M004.ARC_file0005.bin, from 0x00010810, length 360 bytes
   M004.ARC_file0006.bin, from 0x00010978, length 24 bytes
   M004.ARC_file0007.bin, from 0x00010990, length 208 bytes
   M004.ARC_file0008.bin, from 0x00010A60, length 64 bytes
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Re: Convert a hex editor script into a BASH script

Postby xibalba on Mon Feb 06, 2012 8:49 pm

http://board.byuu.org/viewtopic.php?f=10&t=2421&start=0

Sorry, I was feeling lazy and didn't mark this topic as resolved.

And, FYI, there are actually 10 files.
Code: Select all
1  File0: Sprite Sheet
2  File1: Palette 15bpp BGR (555) LE
3  File2: ?
4  File3: Big Sprite (shares palette file 1)
5  File4: ?
6  File5: ?
7  File6: ?
8  File7: ?
9  File8: ?
10 File9: ?


Here is funky***'s solution, in Python:
Code: Select all
from struct import unpack
import sys

#todo rewrite using the io module
datafile = open(sys.argv[1],"rb")
data = datafile.read()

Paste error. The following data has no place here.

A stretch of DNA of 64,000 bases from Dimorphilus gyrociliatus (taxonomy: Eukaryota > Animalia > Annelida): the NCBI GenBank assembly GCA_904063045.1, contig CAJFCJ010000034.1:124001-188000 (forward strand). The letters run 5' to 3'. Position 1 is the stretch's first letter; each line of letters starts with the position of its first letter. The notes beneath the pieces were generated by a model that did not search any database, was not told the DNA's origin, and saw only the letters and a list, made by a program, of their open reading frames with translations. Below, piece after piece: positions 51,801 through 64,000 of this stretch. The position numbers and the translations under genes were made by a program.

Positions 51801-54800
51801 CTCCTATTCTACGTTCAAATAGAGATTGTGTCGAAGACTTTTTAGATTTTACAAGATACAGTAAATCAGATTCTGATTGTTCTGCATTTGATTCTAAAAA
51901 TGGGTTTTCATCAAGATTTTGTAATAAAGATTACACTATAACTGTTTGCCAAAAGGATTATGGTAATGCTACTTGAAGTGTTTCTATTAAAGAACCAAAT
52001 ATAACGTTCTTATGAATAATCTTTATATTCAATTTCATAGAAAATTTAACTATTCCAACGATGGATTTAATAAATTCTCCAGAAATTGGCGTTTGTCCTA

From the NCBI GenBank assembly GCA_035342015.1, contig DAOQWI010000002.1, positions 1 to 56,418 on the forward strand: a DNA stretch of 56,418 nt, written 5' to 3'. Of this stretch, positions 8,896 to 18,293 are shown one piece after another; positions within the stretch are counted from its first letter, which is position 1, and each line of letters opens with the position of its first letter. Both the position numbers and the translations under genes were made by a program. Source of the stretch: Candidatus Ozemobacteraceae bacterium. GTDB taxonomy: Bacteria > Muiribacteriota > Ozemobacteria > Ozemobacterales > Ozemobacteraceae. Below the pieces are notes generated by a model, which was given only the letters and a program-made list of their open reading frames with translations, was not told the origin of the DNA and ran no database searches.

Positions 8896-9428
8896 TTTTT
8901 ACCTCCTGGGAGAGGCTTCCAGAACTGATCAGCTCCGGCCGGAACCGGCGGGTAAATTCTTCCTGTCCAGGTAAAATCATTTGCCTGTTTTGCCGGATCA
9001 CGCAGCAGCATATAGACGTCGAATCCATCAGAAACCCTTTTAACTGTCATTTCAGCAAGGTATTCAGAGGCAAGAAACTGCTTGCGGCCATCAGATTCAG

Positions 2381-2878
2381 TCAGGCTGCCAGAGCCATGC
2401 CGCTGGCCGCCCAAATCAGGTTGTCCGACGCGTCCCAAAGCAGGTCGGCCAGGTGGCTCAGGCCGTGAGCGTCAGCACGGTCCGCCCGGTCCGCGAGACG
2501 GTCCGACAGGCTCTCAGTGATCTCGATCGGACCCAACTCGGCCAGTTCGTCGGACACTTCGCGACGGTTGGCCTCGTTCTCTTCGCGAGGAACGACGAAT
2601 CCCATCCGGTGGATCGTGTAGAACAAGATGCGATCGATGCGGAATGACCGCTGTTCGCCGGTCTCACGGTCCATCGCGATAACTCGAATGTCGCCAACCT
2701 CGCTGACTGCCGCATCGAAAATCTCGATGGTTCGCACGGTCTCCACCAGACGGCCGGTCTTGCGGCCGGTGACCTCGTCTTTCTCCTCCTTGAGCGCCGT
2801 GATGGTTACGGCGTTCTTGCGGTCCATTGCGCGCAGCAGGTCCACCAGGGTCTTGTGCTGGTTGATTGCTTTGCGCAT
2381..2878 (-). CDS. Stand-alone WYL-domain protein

start = 0
num_pointers = unpack("<I",data[start:start+4])
start +=4
pointer_fmt = "<%dI"%num_pointers[0]
pointers = unpack(pointer_fmt,data[start:start+num_pointers[0]*4])
start += num_pointers[0]*4

i = 0
while i < (num_pointers[0]-1):
    splitname = "%s_file%u.bin"%(datafile.name,i)
    splitfile = open(splitname,"wb")

    splitfile.write(data[pointers[i]:pointers[i+1]])
    splitfile.close()
    i+=1

splitname = "%s_file%u.bin"%(datafile.name,i)
splitfile = open(splitname,"wb")
splitfile.write(data[pointers[i]:])
splitfile.close()

Copy mine to a file called:
Code: Select all
saga_split.py

Then do:
Code: Select all
python saga_split.py file.arc